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“Why?” he asked.

It was much too early to tell if the latest violent outbreak could break the political logjam around tightening the nation’s gun laws, after so many others — including the 2012 shooting at Sandy Hook Elementary School in Newtown, Connecticut that killed 26, including 20 children — have failed.

“The idea that an 18 year old kid can walk into a gun store and buy two assault weapons is just wrong,” Biden said. He has previously called for a ban on assault-style weapons, as well as tougher federal background check requirements and “red flag” laws that are meant to keep guns out of the hands of those with mental health problems.

Late Tuesday, Senate Democratic Leader Chuck Schumer set in motion possible action on two House-passed bills to expand federally required background checks for gun purchases, but no votes have been scheduled.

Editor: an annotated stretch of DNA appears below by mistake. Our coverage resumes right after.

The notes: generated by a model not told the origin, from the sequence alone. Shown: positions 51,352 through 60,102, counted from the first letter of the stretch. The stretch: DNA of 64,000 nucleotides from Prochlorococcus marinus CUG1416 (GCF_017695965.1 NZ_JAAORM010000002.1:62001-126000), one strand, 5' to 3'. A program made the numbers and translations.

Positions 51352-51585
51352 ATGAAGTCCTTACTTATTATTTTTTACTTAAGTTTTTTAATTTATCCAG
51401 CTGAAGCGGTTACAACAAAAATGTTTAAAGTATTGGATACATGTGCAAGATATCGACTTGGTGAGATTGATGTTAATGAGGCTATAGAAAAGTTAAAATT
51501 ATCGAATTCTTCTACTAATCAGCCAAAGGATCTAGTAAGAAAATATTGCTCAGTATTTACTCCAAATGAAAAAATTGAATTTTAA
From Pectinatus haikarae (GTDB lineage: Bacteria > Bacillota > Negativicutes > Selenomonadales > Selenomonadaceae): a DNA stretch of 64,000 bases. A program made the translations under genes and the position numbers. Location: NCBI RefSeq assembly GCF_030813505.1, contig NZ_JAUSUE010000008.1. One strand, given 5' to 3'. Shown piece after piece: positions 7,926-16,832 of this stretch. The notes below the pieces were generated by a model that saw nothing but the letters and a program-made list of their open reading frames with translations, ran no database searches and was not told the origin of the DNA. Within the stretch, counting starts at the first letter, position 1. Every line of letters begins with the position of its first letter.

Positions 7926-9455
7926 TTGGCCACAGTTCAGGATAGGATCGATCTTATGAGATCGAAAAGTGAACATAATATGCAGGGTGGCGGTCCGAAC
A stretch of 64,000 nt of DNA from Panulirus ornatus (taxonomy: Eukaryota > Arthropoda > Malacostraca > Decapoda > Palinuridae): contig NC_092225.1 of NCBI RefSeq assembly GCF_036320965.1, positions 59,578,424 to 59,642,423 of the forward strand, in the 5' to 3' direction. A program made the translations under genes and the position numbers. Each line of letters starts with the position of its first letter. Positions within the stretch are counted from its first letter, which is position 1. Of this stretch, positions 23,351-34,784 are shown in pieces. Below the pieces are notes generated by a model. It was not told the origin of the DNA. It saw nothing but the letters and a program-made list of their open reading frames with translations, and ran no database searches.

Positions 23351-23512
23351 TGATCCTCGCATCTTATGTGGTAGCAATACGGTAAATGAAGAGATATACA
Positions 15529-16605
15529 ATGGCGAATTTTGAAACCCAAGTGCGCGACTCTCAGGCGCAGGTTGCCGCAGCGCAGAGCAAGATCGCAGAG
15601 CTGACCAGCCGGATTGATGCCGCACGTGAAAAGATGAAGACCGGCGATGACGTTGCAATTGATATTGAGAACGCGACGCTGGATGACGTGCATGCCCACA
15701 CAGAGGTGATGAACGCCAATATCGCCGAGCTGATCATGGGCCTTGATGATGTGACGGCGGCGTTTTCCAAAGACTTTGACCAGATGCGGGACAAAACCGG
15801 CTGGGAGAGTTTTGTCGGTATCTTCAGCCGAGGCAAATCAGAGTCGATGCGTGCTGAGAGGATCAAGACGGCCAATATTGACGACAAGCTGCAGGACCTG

Biden was somber when he returned to the White House, having been briefed on the shooting on Air Force One. Shortly before landing in Washington, he spoke with Texas Gov. Greg Abbott and offered “any and all assistance” needed, the White House said. He directed that American flags be flown at half-staff through sunset Saturday in honor of the victims in Texas.

His aides, some of whom had just returned from Asia with the president, gathered to watch Biden’s speech on televisions in the West Wing.